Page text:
Lund, Sweden -- The EU has set itself a target to increase the proportion of renewable energy to 20 per cent by the year 2020. Over the same period, greenhouse gas emissions are to decrease to 20 per cent below 1990 levels. However, are the current European bioenergy initiatives sufficiently consistent and coherent to meet these targets? Niina Kautto is a researcher at the International Institute for Industrial Environmental Economics at Lund University. “As it looks today, it’s unlikely”, she says.
Niina Kautto has studied plans and processes that concern the use of biomass for energy generation in eleven countries and eleven regions in the EU, including the UK, Germany, the Netherlands and Spain. The plans have been developed partly as a result of the biomass action plan which the EU drew up in 2005 and which aimed to encourage greater biomass usage for energy.
Niina Kautto’s research shows that some of the most significant shortcomings in the plans are that they often lack good quality figures of current use; biomass resources are often not estimated in a way that enables the figures to be compared. In many cases, it is also unclear how the national and regional targets contribute to the European targets. Another weakness in the plans is the follow-up and evaluation of whether the plans were effective and resulted in the targets being met.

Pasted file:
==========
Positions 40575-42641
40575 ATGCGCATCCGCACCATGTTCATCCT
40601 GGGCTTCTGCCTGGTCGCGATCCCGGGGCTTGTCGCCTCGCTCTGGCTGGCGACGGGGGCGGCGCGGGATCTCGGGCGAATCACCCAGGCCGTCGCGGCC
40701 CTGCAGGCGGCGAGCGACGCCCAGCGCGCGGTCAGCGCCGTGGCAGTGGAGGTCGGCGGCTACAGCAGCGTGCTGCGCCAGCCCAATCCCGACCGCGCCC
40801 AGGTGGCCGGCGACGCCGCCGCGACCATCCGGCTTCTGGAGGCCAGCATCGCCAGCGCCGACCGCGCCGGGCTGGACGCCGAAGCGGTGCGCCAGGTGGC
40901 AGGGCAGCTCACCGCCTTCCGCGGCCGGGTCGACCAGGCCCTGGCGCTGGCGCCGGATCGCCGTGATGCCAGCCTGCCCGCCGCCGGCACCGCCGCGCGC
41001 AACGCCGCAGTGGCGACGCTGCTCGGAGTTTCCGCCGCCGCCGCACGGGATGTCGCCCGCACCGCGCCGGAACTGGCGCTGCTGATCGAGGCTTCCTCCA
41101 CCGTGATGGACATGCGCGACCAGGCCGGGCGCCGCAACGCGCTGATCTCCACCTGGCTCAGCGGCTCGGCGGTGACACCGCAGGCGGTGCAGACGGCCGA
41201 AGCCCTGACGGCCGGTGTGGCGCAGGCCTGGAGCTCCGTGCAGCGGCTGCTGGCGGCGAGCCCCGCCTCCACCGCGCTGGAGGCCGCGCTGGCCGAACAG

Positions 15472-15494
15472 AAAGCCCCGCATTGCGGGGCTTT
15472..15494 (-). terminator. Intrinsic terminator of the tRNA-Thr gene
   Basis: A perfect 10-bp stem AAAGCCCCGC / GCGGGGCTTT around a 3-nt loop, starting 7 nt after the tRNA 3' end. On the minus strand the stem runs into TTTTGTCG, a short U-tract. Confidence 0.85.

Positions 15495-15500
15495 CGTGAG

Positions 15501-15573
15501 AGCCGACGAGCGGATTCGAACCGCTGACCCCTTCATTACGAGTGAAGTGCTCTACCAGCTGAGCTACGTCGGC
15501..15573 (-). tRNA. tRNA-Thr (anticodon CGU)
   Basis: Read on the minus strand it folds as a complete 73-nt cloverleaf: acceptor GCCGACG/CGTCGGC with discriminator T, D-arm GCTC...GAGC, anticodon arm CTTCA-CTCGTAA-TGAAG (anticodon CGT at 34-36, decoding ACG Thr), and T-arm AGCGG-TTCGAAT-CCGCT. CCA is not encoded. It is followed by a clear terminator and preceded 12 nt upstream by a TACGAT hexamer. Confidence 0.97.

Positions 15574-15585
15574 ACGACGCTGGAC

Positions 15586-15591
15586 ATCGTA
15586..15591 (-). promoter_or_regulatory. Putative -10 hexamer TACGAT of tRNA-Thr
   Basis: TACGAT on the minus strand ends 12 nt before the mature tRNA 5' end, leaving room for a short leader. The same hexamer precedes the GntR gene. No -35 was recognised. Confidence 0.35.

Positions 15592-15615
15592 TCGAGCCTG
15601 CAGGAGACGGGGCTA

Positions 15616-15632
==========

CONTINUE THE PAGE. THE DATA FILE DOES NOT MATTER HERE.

“It may seem logical that follow-up and evaluation should always be carried out, but the fact is that they are often insufficient”, says Niina Kautto.
She proposes a range of measures to improve the plans and the processes that surround them. “Really, it’s about a simple quality management cycle, where a structured approach is taken”, says Niina Kautto. And: “Even if it may seem time-consuming, it is often worth the trouble, because a good process where everyone feels involved leads to greater understanding and then it becomes a lot easier to implement the plan.”
More information under lunduniversity.lu.se or Niina.Kautto@iiiee.lu.se. Quelle: Lund University